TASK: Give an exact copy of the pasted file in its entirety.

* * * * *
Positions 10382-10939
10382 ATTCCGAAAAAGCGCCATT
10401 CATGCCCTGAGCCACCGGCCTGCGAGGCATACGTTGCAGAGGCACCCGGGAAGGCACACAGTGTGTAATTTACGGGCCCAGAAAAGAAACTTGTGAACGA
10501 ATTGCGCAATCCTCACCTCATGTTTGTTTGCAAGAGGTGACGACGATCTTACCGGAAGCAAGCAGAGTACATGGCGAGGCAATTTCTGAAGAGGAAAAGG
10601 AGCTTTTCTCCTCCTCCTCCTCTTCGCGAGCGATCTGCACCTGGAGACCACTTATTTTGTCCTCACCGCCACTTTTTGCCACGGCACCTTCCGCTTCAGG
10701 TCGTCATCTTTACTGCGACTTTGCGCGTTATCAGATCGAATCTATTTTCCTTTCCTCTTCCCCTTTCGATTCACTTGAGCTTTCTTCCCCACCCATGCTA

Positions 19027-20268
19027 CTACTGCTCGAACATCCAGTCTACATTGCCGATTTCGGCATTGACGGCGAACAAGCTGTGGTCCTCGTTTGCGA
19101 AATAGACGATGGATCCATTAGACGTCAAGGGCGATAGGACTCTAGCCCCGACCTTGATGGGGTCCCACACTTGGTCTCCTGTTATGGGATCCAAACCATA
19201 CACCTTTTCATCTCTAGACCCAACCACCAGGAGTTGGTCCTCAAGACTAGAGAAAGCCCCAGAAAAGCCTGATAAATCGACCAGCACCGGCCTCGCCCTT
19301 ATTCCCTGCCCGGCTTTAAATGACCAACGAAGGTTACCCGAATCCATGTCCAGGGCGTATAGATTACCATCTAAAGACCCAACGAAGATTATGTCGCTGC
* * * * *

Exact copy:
Positions 10382-10939
10382 ATTCCGAAAAAGCGCCATT
10401 CATGCCCTGAGCCACCGGCCTGCGAGGCATACGTTGCAGAGGCACCCGGGAAGGCACACAGTGTGTAATTTACGGGCCCAGAAAAGAAACTTGTGAACGA
10501 ATTGCGCAATCCTCACCTCATGTTTGTTTGCAAGAGGTGACGACGATCTTACCGGAAGCAAGCAGAGTACATGGCGAGGCAATTTCTGAAGAGGAAAAGG
10601 AGCTTTTCTCCTCCTCCTCCTCTTCGCGAGCGATCTGCACCTGGAGACCACTTATTTTGTCCTCACCGCCACTTTTTGCCACGGCACCTTCCGCTTCAGG
10701 TCGTCATCTTTACTGCGACTTTGCGCGTTATCAGATCGAATCTATTTTCCTTTCCTCTTCCCCTTTCGATTCACTTGAGCTTTCTTCCCCACCCATGCTA

Positions 19027-20268
19027 CTACTGCTCGAACATCCAGTCTACATTGCCGATTTCGGCATTGACGGCGAACAAGCTGTGGTCCTCGTTTGCGA
19101 AATAGACGATGGATCCATTAGACGTCAAGGGCGATAGGACTCTAGCCCCGACCTTGATGGGGTCCCACACTTGGTCTCCTGTTATGGGATCCAAACCATA
19201 CACCTTTTCATCTCTAGACCCAACCACCAGGAGTTGGTCCTCAAGACTAGAGAAAGCCCCAGAAAAGCCTGATAAATCGACCAGCACCGGCCTCGCCCTT
19301 ATTCCCTGCCCGGCTTTAAATGACCAACGAAGGTTACCCGAATCCATGTCCAGGGCGTATAGATTACCATCTAAAGACCCAACGAAGATTATGTCGCTGC